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  1. #1
    Hi guys , ideas please , I'm attempting to cut some accurate stuff and I now realise the cnc is not cutting square. basically its cutting at angle on the y axis. Picture trying to illustrate this posted below. Should I just anchor it down and bash it till its square ? I know that sounds a bit brutal but often its the only way to straighten things..

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    Fiction is far more plausible when wrapped around a thread of truth

    Nothing great was ever achieved without enthusiasm.
    Ralph Waldo Emerson

  2. #2
    Oh dear...

    firstly, you will need to get yourself an engineers square. These are cheap at machine mart, get one that will fit to the table of your machine.

    You will need a dial test indicator too #(DTI).

    Basically you will need to measure how out of square your machine really is.

    So, watch this vid to see how to square your engineers square along the X axis. It is for a vise but it illustrates the point I am trying to make: https://www.youtube.com/watch?v=WR9tLu_nGxg

    With that sorted, and you square trammed in, you should see how the DTI trams along the y axis. I would suggest all the movements of the axis be done by hand.

    See this one too: https://www.youtube.com/watch?v=AzhmMp2fLSw

    Do the measurements to see how far out you really are before you even think of bashing anything.

    If you see that the machine is within 0.02-0.03mm square, then you are facing an electronics problem where you are losing steps, the steppers are stalling or your motion control hardware is on the blink.


    If you need any help give me a shout.
    https://emvioeng.com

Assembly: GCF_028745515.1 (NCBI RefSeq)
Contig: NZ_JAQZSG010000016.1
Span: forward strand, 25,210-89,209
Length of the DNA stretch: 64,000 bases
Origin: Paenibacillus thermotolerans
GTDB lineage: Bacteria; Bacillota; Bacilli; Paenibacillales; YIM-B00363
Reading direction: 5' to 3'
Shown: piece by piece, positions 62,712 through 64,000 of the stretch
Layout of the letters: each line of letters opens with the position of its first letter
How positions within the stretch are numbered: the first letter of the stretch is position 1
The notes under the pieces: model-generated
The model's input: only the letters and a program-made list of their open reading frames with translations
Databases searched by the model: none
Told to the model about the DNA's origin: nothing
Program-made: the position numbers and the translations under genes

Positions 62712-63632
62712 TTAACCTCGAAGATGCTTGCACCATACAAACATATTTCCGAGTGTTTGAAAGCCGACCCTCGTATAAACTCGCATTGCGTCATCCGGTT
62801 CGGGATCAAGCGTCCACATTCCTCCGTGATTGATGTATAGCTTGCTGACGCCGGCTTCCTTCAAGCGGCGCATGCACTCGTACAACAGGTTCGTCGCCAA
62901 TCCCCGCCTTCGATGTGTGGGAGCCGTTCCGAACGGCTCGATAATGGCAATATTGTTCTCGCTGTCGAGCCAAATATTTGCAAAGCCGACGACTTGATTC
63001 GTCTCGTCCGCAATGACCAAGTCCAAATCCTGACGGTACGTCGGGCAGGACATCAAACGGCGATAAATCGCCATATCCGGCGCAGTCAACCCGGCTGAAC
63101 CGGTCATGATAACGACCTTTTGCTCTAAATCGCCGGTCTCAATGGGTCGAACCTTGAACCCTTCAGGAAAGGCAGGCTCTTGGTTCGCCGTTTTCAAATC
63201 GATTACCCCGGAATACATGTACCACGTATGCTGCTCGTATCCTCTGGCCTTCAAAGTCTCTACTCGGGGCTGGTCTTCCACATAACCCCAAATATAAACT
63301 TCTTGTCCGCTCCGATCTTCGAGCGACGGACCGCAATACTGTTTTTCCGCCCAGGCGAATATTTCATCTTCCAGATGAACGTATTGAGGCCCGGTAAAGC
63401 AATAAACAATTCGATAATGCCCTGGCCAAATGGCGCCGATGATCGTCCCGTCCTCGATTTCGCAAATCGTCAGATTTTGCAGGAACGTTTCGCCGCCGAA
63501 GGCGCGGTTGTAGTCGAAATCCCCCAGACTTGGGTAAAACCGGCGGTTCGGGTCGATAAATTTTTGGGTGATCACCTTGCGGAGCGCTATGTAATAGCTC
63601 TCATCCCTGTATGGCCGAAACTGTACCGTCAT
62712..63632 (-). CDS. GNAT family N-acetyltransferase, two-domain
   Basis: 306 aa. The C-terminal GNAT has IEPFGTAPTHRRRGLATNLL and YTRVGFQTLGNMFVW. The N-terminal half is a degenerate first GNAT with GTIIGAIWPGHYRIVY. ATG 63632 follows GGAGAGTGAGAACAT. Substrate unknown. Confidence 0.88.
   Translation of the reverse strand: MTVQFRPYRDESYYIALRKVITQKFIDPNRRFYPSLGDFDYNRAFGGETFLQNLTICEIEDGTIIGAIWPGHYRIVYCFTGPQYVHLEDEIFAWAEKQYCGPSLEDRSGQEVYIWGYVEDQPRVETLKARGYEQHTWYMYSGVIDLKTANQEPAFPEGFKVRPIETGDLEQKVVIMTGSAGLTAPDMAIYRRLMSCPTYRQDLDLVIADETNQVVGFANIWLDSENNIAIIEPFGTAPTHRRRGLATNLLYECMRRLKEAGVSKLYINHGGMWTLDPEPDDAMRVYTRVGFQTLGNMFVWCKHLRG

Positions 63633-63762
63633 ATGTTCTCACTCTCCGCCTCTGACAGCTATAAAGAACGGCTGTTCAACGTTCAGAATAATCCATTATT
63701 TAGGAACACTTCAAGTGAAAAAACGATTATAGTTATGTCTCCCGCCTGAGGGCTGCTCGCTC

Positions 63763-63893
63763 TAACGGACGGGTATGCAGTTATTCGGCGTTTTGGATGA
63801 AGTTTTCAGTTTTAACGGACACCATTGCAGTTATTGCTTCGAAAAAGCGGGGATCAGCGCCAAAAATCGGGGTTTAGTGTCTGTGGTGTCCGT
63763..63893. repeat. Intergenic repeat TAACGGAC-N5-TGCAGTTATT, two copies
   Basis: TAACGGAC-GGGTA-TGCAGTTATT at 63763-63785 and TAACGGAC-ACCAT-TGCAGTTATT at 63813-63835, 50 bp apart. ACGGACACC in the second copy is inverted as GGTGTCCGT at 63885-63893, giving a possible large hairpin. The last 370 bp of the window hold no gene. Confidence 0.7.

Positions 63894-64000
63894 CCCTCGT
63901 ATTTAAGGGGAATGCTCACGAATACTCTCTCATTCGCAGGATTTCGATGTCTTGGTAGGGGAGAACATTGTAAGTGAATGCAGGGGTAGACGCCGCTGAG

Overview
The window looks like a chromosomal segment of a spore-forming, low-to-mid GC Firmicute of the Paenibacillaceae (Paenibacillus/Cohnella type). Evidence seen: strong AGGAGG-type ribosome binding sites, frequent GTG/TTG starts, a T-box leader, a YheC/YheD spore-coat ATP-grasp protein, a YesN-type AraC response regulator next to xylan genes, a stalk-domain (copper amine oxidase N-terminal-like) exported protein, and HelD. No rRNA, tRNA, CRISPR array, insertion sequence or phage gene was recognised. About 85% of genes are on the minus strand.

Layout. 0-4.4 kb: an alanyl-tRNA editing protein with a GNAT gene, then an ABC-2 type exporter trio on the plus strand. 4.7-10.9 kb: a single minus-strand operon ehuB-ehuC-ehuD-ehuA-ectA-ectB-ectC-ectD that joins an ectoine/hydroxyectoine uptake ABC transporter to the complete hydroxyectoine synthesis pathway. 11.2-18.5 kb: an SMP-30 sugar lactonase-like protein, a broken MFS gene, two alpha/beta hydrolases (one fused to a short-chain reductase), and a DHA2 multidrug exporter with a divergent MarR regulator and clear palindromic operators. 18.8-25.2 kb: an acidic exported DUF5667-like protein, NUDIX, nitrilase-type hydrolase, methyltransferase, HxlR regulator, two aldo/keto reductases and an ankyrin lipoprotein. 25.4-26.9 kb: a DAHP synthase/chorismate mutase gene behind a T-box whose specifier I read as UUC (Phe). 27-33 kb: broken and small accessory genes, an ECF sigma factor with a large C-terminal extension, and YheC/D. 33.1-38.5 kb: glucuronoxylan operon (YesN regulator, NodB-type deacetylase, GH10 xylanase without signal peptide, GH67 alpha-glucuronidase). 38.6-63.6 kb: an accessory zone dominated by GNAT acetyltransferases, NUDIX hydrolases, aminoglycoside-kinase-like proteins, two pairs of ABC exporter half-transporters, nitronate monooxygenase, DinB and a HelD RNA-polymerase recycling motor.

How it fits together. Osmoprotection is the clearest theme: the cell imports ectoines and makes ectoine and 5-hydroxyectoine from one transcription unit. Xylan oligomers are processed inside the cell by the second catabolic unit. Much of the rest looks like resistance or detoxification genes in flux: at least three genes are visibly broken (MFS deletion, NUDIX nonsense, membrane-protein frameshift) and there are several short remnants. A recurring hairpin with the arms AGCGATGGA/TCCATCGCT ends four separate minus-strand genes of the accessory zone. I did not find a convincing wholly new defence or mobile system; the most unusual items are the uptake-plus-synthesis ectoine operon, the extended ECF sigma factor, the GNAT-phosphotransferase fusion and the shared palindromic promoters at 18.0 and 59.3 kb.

Machine tools and 3D printing supplies. Expanding constantly.

  3. #3
    Did you by any chance, buy this machine secondhand? (tsk...you should never do that, there's just too much shite on the market that won't mill girders - my advice would be to sell it on)
    Last edited by HankMcSpank; 19-05-2015 at 10:27 PM.

  4. #4
    That's what I like about this forum and the yanks don't understand it "sarcasm" ..Clive

  5. #5
    Depending how far from square Just loosen the bolts and tweak it square.

    IF that fails don't bother bashing it square just Bash it flat and start again.!!

  6. #6
    Quote Originally Posted by JAZZCNC View Post
    Depending how far from square Just loosen the bolts and tweak it square.

    IF that fails don't bother bashing it square just Bash it flat and start again.!!
    Its only a mm or maybe 1.5, I'll try your method first :)

    Fiction is far more plausible when wrapped around a thread of truth

    Nothing great was ever achieved without enthusiasm.
    Ralph Waldo Emerson

  7. #7
    Quote Originally Posted by komatias View Post
    Oh dear...

    firstly, you will need to get yourself an engineers square. These are cheap at machine mart, get one that will fit to the table of your machine.

    You will need a dial test indicator too #(DTI).

    Basically you will need to measure how out of square your machine really is.